The first movie to let you actually RE-EDIT THE FINAL SCENE now available on DVD

Discussion in 'Amateur Video Production' started by Bundleup, Oct 18, 2004.

  1. Bundleup

    Bundleup Guest

    LOS ANGELES, CA - October 15, 2004 - Bundle-Up Productions announces the DVD
    release of the award winning film "The Appointment." Bundle-Up Productions
    has created a revolutionary breakthrough in movie distribution. For the first
    time ever, on this DVD, you will receive all the unedited footage of the final
    scene of the movie. Every take, every angle of beautiful black and white
    cinematography (thirty five minutes total) in QuickTime format, that you can
    copy directly from the DVD to your computer editing system, allowing for the
    first time ever an individual to TRULY re-edit the last scene of a movie .
    These clips are Full Frame 720x480 with no time code windows or keycode numbers
    burned in, just the same crisp, clean footage that you see in the movie.

    The Appointment also includes an informative Director's Commentary track where
    Director-Writer Todd Wade explains how he made this movie on so little money
    (the shooting budget was a whopping $8,000!). Additional commentary is
    supplied by actor's Don Cummings, Alan Waserman and Paul DeLesDernier. The DVD
    Rom materials include the complete final budget of the movie, the shooting
    script, shot sheets, script supervisor's notes and much more information all in
    PDF format that you can copy from the DVD with any computer that has a DVD

    For more information or to purchase a copy please visit

    "The Appointment started out as a short film to add to my director's reel. I
    wanted something very intense and disturbing, something that would grab the
    viewer's attention and haunt them for several days afterwards. I wrote an
    eight page scene about an interrogation and cast a few of my acting friends.
    We shot this scene in one day. A few months later, when I finished editing the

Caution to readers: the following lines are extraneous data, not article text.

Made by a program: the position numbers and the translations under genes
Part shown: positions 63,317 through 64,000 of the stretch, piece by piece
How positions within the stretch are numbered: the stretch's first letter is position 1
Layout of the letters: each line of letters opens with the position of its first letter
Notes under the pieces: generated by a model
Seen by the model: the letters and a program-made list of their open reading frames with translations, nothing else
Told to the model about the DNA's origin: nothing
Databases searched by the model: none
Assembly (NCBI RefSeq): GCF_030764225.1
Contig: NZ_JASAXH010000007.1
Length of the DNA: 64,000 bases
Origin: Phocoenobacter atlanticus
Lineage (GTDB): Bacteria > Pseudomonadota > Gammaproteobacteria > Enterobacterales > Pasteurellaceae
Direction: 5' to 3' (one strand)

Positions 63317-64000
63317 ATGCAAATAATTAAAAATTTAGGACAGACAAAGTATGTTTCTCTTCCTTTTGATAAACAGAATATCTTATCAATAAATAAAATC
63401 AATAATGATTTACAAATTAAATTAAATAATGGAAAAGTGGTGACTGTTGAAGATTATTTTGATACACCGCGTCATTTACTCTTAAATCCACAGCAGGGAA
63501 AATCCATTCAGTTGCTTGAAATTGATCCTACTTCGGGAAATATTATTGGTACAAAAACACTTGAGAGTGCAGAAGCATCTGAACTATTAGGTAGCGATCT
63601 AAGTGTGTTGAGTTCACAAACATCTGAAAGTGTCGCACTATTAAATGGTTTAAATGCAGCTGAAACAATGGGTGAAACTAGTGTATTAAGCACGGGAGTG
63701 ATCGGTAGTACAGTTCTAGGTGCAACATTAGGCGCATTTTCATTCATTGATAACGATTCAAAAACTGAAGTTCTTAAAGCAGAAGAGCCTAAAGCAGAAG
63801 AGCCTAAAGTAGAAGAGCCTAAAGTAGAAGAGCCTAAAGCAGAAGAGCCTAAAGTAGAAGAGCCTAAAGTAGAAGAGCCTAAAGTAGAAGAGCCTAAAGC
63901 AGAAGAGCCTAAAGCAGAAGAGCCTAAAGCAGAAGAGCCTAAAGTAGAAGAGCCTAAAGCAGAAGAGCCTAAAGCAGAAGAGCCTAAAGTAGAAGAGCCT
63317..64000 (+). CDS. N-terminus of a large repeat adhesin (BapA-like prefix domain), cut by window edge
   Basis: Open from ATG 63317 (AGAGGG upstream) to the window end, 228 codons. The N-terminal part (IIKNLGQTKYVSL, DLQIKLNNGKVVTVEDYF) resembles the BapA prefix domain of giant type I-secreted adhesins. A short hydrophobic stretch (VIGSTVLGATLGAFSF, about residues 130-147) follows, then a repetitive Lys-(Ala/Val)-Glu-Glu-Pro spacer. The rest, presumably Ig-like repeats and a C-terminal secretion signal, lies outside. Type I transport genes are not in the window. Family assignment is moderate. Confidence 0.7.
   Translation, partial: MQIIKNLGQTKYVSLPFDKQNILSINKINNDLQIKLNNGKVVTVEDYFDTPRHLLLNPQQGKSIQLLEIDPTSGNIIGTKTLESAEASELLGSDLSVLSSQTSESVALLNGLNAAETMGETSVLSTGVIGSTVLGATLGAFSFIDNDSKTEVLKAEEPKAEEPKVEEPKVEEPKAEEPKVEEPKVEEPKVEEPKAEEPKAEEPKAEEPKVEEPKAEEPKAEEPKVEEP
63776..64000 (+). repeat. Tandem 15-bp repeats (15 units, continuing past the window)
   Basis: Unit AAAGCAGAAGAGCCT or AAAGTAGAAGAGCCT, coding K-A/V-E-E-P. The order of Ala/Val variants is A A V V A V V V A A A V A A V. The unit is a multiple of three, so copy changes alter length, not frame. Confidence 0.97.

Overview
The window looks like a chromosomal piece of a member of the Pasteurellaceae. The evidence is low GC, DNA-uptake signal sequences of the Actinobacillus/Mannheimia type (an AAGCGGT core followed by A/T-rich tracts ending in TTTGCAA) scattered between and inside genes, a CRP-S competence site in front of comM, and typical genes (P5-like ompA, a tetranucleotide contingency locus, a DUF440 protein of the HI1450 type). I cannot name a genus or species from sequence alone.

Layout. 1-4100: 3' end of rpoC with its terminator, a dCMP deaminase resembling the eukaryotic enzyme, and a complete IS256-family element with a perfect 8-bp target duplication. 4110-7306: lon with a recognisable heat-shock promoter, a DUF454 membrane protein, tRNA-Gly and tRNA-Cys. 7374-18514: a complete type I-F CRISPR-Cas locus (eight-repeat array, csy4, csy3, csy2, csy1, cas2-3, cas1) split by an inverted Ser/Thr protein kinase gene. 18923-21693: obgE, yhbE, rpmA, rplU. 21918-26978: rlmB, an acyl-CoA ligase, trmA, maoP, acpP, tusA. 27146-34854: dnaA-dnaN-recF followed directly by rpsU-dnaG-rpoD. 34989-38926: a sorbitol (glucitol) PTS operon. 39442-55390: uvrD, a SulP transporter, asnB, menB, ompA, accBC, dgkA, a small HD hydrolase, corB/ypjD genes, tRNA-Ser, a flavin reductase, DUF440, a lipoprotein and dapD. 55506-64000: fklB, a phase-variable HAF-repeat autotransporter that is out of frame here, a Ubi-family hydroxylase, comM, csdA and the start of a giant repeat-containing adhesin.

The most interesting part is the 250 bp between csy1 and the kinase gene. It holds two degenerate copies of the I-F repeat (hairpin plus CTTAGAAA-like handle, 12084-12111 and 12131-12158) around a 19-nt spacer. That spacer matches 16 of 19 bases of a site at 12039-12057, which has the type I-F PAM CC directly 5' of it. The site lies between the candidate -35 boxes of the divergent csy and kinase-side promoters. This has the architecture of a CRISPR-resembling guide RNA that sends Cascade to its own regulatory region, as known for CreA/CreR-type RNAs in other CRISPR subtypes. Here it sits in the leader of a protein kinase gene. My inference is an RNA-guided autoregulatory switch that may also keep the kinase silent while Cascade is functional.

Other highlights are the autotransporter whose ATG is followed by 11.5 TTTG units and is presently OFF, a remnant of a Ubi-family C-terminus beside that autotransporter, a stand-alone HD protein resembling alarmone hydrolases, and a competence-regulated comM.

scene, I began showing it around to friends and acquaintances. I was very
    surprised by their reactions and enthusiasm. Since I had left the object of
    the interrogation unnamed, the two questions most people asked were "who are
    these people and what are they after?" The truth is I did not know. I was
    more interested in how these characters were reacting to their situations. But
    the questions kept getting asked and I think this interest is what helped
    transform this film from a ten minute short into a full length motion picture.
    Soon after, I sat down and wrote seventy five pages to go in front of the scene
    we had filmed, using the interrogation as the climactic ending. We began
    filming again in June of 1994. We kept to a very simple production format.
    Since we only filmed every third weekend or so, I had ample opportunity between
    production days to rehearse with my cast. I used these rehearsals to my utmost
    advantage. These rehearsal periods were vital to the success of shooting the
    film in fourteen days and on $8,000.
    I couldn't afford to 'fix things in post,' so it became vital that we record
    the best sound possible on the set. I shot the film on a 3½ to 1 shooting
    ratio with the final cut having over eight hundred edits. We finished
    production in late October of 1994, five months and 12,000 feet of film later,
    having spent only $8,000 to date."

    Todd Wade, Director of The Appointment
    Bundleup, Oct 18, 2004
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